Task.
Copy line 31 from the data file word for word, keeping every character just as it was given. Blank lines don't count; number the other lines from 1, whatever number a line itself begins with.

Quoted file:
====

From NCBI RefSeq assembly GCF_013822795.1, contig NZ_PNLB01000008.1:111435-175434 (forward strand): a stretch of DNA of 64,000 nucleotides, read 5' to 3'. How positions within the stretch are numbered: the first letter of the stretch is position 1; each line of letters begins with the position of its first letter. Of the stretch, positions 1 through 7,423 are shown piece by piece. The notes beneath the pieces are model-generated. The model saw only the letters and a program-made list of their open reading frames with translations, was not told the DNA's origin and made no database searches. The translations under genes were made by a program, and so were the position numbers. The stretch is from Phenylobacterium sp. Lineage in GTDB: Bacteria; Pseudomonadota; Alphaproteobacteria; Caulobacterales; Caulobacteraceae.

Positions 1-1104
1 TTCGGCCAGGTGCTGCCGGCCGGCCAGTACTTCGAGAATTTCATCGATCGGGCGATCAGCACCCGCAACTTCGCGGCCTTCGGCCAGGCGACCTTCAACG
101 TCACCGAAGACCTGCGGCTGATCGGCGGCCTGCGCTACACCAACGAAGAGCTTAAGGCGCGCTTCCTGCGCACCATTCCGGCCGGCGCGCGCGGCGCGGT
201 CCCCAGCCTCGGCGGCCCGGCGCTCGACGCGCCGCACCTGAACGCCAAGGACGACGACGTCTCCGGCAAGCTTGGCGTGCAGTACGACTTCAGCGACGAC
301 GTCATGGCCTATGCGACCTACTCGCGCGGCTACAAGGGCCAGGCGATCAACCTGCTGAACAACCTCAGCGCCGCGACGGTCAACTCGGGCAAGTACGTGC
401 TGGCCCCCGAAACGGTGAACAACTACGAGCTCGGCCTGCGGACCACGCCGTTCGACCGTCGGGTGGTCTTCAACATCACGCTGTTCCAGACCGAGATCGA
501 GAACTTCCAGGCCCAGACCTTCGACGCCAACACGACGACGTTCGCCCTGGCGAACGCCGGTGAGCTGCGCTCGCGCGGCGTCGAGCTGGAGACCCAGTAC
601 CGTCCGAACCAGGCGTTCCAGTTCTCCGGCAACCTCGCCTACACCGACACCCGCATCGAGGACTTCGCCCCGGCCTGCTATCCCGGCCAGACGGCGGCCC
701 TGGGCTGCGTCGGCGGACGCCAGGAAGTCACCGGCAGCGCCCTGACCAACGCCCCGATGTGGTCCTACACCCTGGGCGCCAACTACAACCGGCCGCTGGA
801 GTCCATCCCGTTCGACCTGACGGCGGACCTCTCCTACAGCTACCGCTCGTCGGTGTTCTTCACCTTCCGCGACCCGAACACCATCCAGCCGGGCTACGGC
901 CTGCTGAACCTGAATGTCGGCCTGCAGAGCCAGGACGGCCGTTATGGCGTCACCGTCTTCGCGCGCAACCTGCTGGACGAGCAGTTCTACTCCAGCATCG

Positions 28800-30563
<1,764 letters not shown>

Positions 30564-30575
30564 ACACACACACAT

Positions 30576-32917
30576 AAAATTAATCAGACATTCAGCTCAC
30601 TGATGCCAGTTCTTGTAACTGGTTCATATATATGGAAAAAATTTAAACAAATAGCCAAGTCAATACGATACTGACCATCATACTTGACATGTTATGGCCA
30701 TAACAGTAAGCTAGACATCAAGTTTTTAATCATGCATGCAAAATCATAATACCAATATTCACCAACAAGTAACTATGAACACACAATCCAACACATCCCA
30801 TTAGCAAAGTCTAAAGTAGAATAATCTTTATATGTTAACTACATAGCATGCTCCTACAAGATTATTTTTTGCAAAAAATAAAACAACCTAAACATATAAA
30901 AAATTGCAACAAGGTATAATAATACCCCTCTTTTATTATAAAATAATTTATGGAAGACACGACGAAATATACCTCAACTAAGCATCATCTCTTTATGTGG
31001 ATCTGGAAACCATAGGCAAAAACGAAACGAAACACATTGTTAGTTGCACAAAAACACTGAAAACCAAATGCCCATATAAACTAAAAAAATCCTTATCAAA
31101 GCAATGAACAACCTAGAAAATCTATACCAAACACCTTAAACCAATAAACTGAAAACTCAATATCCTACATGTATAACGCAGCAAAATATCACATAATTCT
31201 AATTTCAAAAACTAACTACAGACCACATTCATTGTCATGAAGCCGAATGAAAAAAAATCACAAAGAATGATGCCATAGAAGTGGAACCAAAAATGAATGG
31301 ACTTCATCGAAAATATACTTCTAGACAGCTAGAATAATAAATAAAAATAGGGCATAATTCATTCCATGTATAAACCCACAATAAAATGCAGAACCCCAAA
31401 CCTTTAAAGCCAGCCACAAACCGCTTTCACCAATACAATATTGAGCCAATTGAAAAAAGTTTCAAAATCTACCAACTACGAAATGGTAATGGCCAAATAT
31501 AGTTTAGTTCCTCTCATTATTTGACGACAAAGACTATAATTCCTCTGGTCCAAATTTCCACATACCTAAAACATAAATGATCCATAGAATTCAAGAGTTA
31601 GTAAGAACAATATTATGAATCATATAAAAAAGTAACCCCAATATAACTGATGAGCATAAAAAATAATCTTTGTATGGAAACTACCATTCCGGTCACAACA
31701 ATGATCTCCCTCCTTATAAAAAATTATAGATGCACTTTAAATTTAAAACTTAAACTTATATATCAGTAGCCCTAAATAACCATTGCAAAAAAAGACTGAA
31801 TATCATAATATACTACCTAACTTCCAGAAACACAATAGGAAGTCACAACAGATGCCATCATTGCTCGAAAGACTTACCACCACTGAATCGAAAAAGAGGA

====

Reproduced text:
31801 TATCATAATATACTACCTAACTTCCAGAAACACAATAGGAAGTCACAACAGATGCCATCATTGCTCGAAAGACTTACCACCACTGAATCGAAAAAGAGGA